Here is something from AP on Kurdistan Observer, which I got from Mizgîn at Rastibini .
I will put it up in its entirety because I think it is an interesting question. There are some who feel that PKK could be better analogized to the Irgun, early Zionist freedom fighters.
I would appreciate any comments.
It Is Time For Israel To Embrace PKK
Turkey Rejects Israeli Criticism Over Hamas
Feb 18, 2006
A visit by the exiled political leader of Islamic Resistance Movement, Hamas, to the Turkish capital has triggered a new diplomatic rift between US allies Israel and Turkey, two years after the Turkish premier accused Israel of engaging in state terrorism against Palestinians. Turkey yesterday rejected Israeli criticism of the visit of Khaled Mesha'al and said an Israeli spokesman's comparison of the Palestinian group to Kurdish guerrillas in Turkey was an "unfortunate statement."
Mesha'al met Thursday with Turkish Foreign Minister Abdullah Gul, prompting Israel's government spokesman Ra'anan Gissin to condemn the visit in an interview with Turkey's private NTV television. "How would you feel if we got together with Abdullah Ocalan?" Gissin asked NTV, referring to the imprisoned leader of the outlawed Kurdish guerrilla group fighting for autonomy in Turkey's southeast.
Turkey's Foreign Ministry said yesterday that the Israeli spokesman had made "an unfortunate statement." "We think the comparison in this statement is totally baseless and wrong," the ministry said. "We relayed our discomfort and dissatisfaction with this statement to Israel yesterday." The ministry also suggested that the Israeli remarks were prompted by Israeli "domestic political concerns."
Ocalan's rebels have been fighting for autonomy in the largely Kurdish southeast since 1984 in a war which has claimed more than 37,000 lives. Both Ocalan's Kurdistan Workers' Party, or PKK, and Hamas are branded as terrorist organizations by the US State Department.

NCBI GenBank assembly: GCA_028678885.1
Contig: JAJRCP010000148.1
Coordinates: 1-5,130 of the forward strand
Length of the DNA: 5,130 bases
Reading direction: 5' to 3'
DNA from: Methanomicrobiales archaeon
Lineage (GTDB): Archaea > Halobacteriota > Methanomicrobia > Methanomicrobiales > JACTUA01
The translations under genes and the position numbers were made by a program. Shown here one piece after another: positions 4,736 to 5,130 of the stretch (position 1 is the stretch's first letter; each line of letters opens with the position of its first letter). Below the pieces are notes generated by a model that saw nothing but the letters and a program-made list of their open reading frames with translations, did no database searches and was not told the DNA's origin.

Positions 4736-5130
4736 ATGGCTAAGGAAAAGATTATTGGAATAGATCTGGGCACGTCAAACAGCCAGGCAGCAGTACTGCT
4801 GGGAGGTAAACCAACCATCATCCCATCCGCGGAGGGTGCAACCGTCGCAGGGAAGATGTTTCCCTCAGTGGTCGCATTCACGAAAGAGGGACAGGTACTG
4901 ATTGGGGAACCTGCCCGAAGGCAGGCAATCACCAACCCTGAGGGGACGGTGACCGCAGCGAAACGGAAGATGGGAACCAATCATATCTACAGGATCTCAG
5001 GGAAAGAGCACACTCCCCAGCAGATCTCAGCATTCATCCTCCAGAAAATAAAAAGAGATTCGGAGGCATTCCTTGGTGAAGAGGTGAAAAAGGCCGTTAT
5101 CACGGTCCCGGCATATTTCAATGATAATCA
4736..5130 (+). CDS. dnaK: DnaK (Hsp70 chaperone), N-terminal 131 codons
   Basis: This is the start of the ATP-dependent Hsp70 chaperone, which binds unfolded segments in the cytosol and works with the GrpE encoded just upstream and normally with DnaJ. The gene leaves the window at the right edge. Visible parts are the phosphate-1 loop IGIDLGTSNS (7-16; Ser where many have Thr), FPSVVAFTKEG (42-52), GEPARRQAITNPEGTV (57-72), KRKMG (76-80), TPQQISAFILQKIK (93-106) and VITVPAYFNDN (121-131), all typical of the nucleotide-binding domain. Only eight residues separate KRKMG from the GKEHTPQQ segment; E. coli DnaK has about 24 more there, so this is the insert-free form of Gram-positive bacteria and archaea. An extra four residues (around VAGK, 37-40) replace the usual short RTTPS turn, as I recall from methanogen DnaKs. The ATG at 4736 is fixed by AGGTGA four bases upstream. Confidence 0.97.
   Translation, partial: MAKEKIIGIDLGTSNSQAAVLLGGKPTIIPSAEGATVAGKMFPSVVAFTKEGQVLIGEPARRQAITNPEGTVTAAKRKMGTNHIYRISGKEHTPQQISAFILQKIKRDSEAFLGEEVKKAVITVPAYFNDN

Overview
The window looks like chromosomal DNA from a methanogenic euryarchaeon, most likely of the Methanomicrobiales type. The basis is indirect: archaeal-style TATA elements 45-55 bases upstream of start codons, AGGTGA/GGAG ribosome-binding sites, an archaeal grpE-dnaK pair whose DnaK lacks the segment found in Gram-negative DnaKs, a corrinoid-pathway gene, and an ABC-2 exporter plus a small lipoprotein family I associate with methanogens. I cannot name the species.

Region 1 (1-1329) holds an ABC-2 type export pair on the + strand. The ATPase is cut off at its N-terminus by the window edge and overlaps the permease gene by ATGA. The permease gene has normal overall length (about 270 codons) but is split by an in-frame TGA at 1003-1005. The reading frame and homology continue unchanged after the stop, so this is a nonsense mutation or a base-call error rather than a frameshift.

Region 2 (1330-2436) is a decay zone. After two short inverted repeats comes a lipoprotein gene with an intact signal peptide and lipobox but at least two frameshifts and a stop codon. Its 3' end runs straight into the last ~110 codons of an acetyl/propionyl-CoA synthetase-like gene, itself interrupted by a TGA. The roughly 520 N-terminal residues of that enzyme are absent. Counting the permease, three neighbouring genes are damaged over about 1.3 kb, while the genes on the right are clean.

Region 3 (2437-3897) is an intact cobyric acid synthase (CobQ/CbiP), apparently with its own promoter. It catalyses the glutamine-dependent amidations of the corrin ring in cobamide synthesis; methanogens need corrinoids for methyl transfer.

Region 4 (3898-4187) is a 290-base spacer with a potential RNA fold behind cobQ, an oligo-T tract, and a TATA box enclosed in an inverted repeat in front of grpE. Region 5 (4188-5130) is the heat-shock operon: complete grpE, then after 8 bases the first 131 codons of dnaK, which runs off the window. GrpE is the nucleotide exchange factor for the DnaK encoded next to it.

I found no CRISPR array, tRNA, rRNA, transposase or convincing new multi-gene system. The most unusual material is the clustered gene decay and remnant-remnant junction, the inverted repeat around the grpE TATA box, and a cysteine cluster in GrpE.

Turkey, which has close ties with both Israel and the Palestinians, has been urging Hamas - which won a landslide victory in legislative elections last month - to reject violence as it assembles a new Palestinian government. The US and the European Union have threatened to cut off aid to the Palestinians unless Hamas - which has called for Israel's destruction and killed hundreds of Israelis in suicide bombings - recognizes Israel and renounces violence. Hamas has given no indication it will change its ideology, but has said it would stick to a long-term cease-fire if Israel reciprocates.
Turkey said Thursday it had urged Mesha'al to meet international expectations and adopt a more conciliatory and flexible attitude. Israel and Turkey, an overwhelmingly Muslim state, have long had strong military ties and important trade links. But relations grew strained in 2004 when Prime Minister Recep Tayyip Erdogan, whose party has its roots in Turkey's Islamic movement, accused Israel of state terrorism in an interview with Israel's Ha'aretz newspaper.
Asked whether he considered Israel's actions against the Palestinians "state terrorism," Erdogan responded: "How else can you interpret it?"
Relations thawed after both Gul and Erdogan visited Israel last year, expressing hope that Turkey could act as a mediator between Israel and the Muslim world.
But Deniz Baykal, leader of the main opposition Republican People's Party, said yesterday that the visit by the Hamas delegation would damage Turkey's image severely. "It would lead to questioning of Turkey's determination against violence and terrorism in the world," Baykal told a news conference. "It would have grave consequences for Turkish foreign policy."
Ilnur Cevik, editor in chief of The New Anatolian newspaper, said Turkey should have kept its contacts with Hamas silent and avoided contact with Mesha'al. "But it seems someone in Ankara couldn't resist the temptation to conduct the contacts with Hamas so openly and thus win points with the conservative masses of Turkey, who have deep sympathies for the Palestinian cause," Cevik said
The Foreign Ministry on Thursday said the Hamas delegation was allowed to visit Turkey "as the representatives of a group which won elections," as part of Turkey's efforts to further peace process. "If Turkey doesn't get the clout of the EU behind itself and can't arm itself with the consent of the US and Israel, then how it can perform the function as 'interlocutor valuable'," asked Cengiz Candar, a political analyst with The New Anatolian.
"It, all of a sudden, may find itself in the awkward position of promoting Hamas rather than playing such a role."